Alan P. Kozikowski, Ph.D. Alan Kozikowski

Department of Medicinal Chemistry and Pharmacognosy

University of Illinois at Chicago
College of Pharmacy
833 S. Wood Street (M/C 781)
Chicago, IL 60612-7231

Office: 531A PHARM
Office Phone:
(312) 996-7577
Fax Number: (312) 996-7107
email address:


Ph.D. (Organic Chemistry) 1974, University of California, Berkeley

Course Materials:

MDCH 561:

Positions Available:

Postdoctoral positions are available in synthetic organic/medicinal chemistry. Potential applicants must have a Ph.D. degree in chemistry and be skilled in the art of organic synthesis. Interested applicants should forward their curriculum vitae plus three letters of recommendation to Dr. Alan Kozikowski.

Research Interests:

Dr. Kozikowski's group is a medicinal chemistry group that is involved in research at the interface of organic chemistry and biology. Specifically, the the group uses the latest methods of organic synthesis combined with information gleaned from the methods of molecular modeling (both small molecule and protein modeling) to design and synthesize molecules that can be used to gain a better understanding of the function of specific molecular targets. A host of new target macromolecules continue to be identified as a consequence of the power of molecular biology, combined with a better understanding of signal transduction pathways and gene transcription. The research has generated several novel pharmacological research tools which may serve as a steppingstone to the design of therapeutic agents. The modeling methods involve extensive computational experience, whereas the preparation of a specific target molecule in the lab utilizes techniques of organic chemistry coupled with modern methods of chemical analysis including FT-IR, high field NMR, GC-MS. Additionally, the chemistry group makes use of combinatorial chemistry methods and has one of the latest robotics systems for chemical library generation.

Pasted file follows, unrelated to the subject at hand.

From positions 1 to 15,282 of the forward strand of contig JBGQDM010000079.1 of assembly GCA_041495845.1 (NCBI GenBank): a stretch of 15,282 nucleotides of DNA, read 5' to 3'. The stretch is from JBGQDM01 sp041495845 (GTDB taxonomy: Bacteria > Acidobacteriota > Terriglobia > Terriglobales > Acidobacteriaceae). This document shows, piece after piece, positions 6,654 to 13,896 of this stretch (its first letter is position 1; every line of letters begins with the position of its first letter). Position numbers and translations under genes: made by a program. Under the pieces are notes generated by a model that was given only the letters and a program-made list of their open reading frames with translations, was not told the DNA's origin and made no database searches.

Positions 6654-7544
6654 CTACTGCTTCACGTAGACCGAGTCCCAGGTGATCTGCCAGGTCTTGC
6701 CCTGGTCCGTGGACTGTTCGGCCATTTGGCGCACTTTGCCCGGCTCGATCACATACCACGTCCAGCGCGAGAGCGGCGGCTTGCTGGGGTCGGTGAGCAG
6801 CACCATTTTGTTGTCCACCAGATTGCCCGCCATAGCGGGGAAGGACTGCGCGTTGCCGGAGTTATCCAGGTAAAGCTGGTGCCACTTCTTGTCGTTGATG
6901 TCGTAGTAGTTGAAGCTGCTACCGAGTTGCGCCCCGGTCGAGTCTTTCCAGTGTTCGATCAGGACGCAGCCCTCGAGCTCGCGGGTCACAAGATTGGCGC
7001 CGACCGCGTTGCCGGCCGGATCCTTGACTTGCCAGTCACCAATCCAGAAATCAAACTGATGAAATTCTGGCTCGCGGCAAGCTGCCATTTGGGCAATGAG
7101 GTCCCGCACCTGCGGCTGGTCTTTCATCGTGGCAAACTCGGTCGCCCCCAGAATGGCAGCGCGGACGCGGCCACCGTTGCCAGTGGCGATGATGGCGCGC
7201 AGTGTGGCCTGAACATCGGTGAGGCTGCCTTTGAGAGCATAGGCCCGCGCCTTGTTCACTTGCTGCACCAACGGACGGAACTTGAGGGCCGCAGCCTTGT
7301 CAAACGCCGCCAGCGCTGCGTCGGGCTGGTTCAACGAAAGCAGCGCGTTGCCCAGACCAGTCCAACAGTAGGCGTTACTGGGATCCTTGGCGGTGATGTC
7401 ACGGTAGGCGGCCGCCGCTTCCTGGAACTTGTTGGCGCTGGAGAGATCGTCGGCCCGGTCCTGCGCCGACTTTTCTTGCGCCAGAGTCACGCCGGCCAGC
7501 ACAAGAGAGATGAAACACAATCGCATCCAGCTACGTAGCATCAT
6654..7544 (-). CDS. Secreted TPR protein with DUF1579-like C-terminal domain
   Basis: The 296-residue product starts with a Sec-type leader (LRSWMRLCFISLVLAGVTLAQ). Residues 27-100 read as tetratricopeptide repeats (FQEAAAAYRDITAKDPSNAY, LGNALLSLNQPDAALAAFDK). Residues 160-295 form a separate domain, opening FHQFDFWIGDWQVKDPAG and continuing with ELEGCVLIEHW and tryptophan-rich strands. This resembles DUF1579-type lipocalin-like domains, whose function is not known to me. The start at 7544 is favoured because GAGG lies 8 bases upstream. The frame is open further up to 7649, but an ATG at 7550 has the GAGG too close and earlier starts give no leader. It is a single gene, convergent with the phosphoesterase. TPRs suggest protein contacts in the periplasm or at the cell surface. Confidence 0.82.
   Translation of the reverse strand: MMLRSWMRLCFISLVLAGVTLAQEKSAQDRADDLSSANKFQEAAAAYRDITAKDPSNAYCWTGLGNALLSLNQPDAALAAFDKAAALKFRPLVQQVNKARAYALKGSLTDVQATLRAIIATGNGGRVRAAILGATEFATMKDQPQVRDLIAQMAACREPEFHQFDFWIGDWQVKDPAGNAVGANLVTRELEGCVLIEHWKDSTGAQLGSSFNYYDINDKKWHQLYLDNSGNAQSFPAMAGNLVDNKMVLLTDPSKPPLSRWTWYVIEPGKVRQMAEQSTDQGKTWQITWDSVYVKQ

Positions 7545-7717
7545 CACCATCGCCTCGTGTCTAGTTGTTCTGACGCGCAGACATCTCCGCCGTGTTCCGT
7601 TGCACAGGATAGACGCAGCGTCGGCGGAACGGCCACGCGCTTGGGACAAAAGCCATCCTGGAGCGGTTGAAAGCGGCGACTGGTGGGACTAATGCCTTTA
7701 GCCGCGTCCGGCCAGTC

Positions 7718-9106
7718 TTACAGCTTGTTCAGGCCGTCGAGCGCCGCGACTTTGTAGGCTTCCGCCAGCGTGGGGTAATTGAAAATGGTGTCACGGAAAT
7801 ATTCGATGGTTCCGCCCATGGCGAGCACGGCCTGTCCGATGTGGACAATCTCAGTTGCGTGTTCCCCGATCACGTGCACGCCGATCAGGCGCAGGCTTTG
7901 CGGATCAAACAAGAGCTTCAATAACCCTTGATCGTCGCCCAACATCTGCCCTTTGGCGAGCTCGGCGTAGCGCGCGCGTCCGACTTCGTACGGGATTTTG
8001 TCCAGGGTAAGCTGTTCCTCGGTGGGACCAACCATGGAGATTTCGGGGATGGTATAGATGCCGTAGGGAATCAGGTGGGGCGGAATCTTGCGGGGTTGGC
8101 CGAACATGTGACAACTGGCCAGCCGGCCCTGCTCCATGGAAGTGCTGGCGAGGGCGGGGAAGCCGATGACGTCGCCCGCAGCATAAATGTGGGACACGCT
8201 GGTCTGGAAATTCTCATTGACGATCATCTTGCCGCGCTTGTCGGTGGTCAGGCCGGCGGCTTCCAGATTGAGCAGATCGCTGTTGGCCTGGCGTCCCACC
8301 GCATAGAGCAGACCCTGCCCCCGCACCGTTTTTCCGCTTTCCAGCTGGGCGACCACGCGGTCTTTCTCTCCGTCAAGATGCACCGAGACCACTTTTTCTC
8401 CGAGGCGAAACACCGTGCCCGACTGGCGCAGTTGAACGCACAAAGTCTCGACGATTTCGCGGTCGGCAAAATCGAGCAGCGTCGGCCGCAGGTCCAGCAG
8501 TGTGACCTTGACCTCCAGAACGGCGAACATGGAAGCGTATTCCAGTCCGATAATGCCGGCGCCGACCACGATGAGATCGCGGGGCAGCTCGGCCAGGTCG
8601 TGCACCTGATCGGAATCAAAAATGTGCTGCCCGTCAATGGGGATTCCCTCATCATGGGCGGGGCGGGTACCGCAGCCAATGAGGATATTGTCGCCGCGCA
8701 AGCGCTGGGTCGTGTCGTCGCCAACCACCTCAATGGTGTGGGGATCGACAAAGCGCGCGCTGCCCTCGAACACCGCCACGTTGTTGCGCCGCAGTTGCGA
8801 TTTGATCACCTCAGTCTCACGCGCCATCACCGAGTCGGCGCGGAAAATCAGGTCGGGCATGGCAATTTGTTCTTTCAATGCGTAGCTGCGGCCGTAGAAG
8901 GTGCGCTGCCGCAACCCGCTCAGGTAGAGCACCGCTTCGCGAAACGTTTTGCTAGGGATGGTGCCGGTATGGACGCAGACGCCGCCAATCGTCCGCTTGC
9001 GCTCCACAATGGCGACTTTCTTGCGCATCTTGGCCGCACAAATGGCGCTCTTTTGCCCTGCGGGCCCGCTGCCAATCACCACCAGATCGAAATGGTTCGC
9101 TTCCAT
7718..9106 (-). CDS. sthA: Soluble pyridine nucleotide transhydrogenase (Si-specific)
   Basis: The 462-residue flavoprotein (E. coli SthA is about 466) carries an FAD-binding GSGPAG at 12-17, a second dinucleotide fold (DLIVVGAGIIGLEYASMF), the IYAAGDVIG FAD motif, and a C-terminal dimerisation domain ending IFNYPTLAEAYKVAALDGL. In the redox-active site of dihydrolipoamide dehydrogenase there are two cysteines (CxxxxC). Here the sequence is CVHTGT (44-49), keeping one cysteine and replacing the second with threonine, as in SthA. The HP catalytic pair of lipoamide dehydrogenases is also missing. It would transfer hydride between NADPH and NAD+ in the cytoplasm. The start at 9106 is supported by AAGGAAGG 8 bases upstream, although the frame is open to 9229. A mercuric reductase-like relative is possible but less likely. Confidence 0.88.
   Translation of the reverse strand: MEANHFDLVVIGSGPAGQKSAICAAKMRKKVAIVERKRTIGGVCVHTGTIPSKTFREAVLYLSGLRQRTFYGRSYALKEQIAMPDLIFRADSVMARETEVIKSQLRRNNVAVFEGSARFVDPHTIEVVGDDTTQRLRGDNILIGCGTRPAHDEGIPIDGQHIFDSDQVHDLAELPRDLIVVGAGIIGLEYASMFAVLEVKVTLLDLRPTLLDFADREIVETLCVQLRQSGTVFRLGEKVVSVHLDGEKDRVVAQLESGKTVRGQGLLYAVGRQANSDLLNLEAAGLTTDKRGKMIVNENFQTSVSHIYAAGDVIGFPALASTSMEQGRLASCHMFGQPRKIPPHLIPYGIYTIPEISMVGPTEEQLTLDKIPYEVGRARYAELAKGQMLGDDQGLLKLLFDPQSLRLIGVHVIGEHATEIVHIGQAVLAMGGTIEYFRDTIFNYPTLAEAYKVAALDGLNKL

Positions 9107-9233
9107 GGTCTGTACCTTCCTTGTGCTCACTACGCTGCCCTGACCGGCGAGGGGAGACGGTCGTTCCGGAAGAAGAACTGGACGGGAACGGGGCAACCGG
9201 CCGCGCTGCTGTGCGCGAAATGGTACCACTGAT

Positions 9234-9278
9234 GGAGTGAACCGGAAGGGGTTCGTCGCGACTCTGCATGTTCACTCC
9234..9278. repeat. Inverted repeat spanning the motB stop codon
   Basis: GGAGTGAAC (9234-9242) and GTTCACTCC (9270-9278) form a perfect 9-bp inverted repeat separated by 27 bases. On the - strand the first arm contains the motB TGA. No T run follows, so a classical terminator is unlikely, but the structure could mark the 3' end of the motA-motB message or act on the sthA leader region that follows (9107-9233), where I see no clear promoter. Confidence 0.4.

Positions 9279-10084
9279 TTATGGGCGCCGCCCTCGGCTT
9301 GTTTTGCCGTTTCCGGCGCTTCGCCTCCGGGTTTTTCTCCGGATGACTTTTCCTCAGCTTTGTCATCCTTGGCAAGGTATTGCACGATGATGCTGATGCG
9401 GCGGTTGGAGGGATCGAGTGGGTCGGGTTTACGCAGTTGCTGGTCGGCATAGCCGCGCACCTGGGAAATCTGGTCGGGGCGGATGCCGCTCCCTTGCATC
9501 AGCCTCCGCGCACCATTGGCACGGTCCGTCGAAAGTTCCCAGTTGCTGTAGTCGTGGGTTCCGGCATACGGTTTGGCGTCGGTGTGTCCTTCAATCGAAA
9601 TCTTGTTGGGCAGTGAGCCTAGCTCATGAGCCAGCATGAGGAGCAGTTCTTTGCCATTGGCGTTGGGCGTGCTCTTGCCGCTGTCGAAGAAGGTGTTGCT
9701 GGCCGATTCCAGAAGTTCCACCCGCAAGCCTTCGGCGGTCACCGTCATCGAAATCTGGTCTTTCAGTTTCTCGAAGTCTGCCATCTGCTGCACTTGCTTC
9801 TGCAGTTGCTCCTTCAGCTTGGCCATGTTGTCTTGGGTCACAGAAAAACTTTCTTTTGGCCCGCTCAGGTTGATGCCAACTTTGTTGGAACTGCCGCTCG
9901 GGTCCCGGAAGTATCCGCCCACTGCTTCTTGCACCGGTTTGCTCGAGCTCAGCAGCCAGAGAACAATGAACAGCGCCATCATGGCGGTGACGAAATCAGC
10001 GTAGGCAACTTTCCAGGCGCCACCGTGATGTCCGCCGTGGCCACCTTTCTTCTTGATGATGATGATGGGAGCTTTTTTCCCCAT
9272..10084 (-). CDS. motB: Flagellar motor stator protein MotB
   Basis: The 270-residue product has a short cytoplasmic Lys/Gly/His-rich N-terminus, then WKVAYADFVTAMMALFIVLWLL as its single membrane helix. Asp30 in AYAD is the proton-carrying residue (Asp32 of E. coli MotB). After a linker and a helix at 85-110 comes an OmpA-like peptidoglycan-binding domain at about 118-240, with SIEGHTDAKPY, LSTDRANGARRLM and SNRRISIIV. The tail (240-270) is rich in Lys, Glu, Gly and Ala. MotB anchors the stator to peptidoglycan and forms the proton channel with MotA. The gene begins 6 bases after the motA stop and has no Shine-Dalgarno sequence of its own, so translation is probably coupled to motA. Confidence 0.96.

Dr. Kozikowski's group focuses on broad areas of neuroscience. The group was the first in the world to carry out the synthesis of the Alzheimer's agent huperzine A. In collaboration with researchers at WRAIR, this remarkable molecule has been shown to work as a potent of acetylcholinesterase and to possess neuroprotective properties through its action at NMDA receptors. Because of much of Dr. Kozikowski's efforts, this molecule is now currently marketed for use in the treatment of memory disorders. The group is also actively involved in the generation of novel transporter ligands, and in particular, in the identification of therapeutics for the treatment of cocaine abuse. Presently, the group has identified a transporter ligand that acts only partially like cocaine. This molecule has been studied in primates, and is being further advanced by NIDA's medications development program for use in humans. The group is also actively involved in the identification of new tools for furthering our understanding of a family of glutamate receptors know as the metabotropic glutamate family, in collaboration with Dr. Joe Neale and Jarda Wroblewski. Again, novel ligands have been found which have been shown to act in unique ways, and which possess neuroprotective properties. Lastly, the group has been active in the design of agents that act at the regulatory site of PKC. These efforts involve extensive molecular modeling of the target protein. As PKC is a ubiquitous signaling molecule, ligands capable of binding to it have potential use in Alzheimer's disease. Through the collaborative projects with neuroscientists at GUMC, ligands developed for binding to PKC have been found effective in the modulation of amyloid processing.

Other research-related information and files:

"Creating National Medicinal Chemistry Resource Centers" - [PDF] presentation from Doctors Without Borders, No Time To Wait: Overcoming Gaps in TB Drug Research and Development, 2007 Symposium, New York City.